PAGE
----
site energy, which is the energy consumed directly at the site. 26 1C. A study has calculated the 18 1C basis cooling degree-
We converted heating gas and electricity to a single unit so that days in China, and we used that information to nd the equivalent
users can easily compare their magnitudes. However, readers are cities in the US during the summer (Zhang et al., 2002).
discouraged to simply combine the data. Although the breakdown
of the end use energy was difcult because sub-meters do not
exist in most commercial buildings in China, we estimated the 2.4. Building data sample
cooling electricity usage from the comparison of heating season
data with cooling season data. Limited gas usage information was The MHURC designed the building survey standard, and each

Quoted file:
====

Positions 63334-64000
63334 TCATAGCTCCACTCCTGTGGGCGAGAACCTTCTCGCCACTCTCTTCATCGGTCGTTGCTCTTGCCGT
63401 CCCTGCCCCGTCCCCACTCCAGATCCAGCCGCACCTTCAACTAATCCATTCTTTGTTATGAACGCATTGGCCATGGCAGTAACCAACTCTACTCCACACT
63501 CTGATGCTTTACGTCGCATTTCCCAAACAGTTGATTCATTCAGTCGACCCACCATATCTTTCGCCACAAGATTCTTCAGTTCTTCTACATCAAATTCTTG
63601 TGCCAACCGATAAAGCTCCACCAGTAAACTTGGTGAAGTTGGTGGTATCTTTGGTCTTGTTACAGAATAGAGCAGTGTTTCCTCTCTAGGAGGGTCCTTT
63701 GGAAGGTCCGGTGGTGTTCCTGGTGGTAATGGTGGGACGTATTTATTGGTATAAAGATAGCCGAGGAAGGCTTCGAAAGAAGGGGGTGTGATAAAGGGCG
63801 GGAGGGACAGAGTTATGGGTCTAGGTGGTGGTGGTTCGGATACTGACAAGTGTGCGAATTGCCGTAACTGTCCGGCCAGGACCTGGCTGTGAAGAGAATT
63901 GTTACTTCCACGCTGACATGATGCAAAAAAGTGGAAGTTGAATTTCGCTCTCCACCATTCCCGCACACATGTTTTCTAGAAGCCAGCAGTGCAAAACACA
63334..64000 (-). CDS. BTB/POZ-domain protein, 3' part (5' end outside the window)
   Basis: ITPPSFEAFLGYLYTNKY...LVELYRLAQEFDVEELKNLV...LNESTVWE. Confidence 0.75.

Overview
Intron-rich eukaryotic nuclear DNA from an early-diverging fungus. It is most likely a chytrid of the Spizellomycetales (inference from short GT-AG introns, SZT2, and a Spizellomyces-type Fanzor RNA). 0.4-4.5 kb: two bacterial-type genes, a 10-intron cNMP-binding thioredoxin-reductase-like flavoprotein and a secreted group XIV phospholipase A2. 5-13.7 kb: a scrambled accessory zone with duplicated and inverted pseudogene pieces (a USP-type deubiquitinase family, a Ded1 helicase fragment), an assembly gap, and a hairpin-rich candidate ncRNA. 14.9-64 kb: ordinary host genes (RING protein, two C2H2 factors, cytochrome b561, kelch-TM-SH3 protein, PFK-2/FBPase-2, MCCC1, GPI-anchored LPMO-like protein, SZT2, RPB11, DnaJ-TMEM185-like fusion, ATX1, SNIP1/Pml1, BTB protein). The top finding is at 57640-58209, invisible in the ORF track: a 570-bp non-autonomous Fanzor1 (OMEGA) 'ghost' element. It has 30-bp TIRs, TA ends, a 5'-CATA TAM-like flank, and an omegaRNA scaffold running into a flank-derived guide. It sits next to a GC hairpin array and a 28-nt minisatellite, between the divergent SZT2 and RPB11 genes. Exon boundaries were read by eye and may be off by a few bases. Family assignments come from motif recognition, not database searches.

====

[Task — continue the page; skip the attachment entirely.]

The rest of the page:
collected during the survey because cooling loads in southern city was required to follow the standard when sending out the
China are much higher than heating loads, and less attention is survey request. The survey standard was clear on the utility
given to gas usage relative to electricity usage. information but vague on building description because the level
Furthermore, this study compared the energy usage in China of knowledge and expertise at the regional ofces were different,
with other developed and developing countries. We compared the and it was difcult for the MHUC in Beijing to design detailed
energy intensity of southern China buildings with buildings in the survey forms for each city. The standard included building utility
US and in India at similar climates. Generally, we found that bills, functions and the building area with no requirement on the
buildings in China used signicantly less energy per unit area than buildings envelope and mechanical systems. Ofcials in each city
buildings in the US. One explanation is that Chinese buildings did ofce designed their own survey forms and used their judgments